She not only represents the Makuya community in international hunting matters, but also as its leader, reporting directly to Chief Makuya. Her voice, leadership and ability to mobilize the Makuya community against the animal rights group fundraising industry has made the community a no-go area for the animal rights group fundraising industry. Ms. Netsivhongweni enjoys a great deal of respect and influence in South African conservation circles. She was a member of the high-level panel that recently advised the South African government's Department of Forestry, Fisheries and Environment on issues related to the sustainable use of wildlife.
Chief Rebecca Banika
Namibia's strong women's voice and leader is Ms. Max Louis, Head of the Namibia Association of CBNRM Support Organizations (NACSO) and Secretary of the Southern Africa Community Leader's Network. Ms. Louis has worked with international hunting organizations and educated the public about conservation and the socio-economic benefits of international hunting. So far, she has made significant pro-international hunting interventions in the ongoing divisive debates between the pro- and anti-hunting movement.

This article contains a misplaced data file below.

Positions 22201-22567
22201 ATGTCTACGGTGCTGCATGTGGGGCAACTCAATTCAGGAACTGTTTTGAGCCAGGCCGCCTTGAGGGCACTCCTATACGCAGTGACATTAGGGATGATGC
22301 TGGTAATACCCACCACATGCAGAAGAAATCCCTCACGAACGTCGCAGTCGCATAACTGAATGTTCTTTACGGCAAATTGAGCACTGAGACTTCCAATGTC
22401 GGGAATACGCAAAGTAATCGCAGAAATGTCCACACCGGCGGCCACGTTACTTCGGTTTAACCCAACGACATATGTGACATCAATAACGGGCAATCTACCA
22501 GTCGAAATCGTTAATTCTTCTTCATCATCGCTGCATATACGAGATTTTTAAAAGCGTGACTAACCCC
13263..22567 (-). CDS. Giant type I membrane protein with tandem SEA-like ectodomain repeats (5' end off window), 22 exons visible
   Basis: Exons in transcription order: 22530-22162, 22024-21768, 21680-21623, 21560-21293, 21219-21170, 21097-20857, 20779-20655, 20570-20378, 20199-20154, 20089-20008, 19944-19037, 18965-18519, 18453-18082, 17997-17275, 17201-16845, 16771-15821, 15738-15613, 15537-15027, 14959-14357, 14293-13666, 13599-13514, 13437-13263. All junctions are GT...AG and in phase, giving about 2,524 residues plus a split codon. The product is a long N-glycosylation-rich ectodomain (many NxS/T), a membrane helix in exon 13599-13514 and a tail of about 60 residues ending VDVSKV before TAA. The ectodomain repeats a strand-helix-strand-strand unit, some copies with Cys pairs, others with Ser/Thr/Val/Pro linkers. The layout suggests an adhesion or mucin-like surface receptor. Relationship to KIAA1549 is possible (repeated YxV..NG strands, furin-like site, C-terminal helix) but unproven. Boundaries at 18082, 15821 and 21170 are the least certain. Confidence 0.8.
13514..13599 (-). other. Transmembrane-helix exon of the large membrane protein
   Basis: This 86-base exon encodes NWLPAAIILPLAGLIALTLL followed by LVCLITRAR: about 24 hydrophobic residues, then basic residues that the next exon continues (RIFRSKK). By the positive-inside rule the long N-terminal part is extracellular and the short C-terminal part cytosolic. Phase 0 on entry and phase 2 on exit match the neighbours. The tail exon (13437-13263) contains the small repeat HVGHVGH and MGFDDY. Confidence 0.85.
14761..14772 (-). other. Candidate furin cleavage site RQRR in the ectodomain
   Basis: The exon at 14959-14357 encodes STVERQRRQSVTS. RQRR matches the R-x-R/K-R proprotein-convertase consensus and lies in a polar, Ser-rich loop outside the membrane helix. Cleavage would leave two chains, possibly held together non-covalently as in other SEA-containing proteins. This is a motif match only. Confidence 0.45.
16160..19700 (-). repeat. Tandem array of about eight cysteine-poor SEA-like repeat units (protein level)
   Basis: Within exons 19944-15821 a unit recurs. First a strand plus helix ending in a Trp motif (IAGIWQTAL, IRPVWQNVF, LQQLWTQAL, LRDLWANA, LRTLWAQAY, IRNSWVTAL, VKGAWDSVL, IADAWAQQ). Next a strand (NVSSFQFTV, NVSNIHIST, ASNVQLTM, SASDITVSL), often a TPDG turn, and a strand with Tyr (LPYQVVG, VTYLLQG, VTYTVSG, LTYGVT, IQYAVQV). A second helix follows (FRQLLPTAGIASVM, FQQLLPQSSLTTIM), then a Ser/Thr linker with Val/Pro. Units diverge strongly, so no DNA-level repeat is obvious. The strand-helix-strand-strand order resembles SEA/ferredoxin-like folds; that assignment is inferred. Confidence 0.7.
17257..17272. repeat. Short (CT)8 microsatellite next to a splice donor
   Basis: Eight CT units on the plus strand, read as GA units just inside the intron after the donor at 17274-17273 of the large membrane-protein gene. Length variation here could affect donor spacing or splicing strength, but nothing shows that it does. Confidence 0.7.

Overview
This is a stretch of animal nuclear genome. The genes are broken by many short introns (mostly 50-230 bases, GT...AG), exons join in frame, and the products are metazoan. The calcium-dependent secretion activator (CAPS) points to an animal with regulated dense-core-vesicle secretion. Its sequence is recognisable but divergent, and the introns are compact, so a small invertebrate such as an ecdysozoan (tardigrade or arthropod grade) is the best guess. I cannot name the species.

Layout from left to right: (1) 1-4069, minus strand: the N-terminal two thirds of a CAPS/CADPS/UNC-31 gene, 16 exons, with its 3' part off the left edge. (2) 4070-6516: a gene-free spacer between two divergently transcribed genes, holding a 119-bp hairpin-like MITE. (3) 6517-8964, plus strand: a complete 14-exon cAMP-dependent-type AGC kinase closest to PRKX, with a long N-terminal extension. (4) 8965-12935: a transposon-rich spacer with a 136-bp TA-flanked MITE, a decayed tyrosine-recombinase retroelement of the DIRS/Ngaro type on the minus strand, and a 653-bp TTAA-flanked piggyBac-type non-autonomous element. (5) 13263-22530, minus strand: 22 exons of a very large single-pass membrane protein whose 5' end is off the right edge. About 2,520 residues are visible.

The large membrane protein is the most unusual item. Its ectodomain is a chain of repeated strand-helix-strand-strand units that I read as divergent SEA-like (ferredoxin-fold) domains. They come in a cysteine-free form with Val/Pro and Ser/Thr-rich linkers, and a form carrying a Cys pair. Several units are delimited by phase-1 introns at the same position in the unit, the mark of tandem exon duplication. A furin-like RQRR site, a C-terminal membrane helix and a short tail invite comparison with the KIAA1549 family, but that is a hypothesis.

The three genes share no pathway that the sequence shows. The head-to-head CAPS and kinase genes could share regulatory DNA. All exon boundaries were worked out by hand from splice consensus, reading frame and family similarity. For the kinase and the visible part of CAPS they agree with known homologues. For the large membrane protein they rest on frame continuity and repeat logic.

So where are the voices of young women in international hunting policy? Is there a succession plan for younger women to succeed the ones we currently have?
Young professor Patience Gandiwa is Zimbabwe's strong and authoritative voice in international wildlife policy.
Prof. Gandiwa is Director of International Conservation Affairs & Executive Technical Advisor in the Director General's Office at Zimpark's Head Office. Prof. Gandiwa is the only female director at Zimparks. She is actively involved in the country's wildlife management issues related to the UN Convention on International Trade in Endangered Species of Flora and Fauna (CITES). She made key presentations at CITES CoP19 in Panama to defend rural communities to be included in the UN CITES decision-making framework.
In these Southern African women leaders, we not only have the long-awaited voices of women, but also women leaders leading communities and also preparing young leaders to follow them in the future.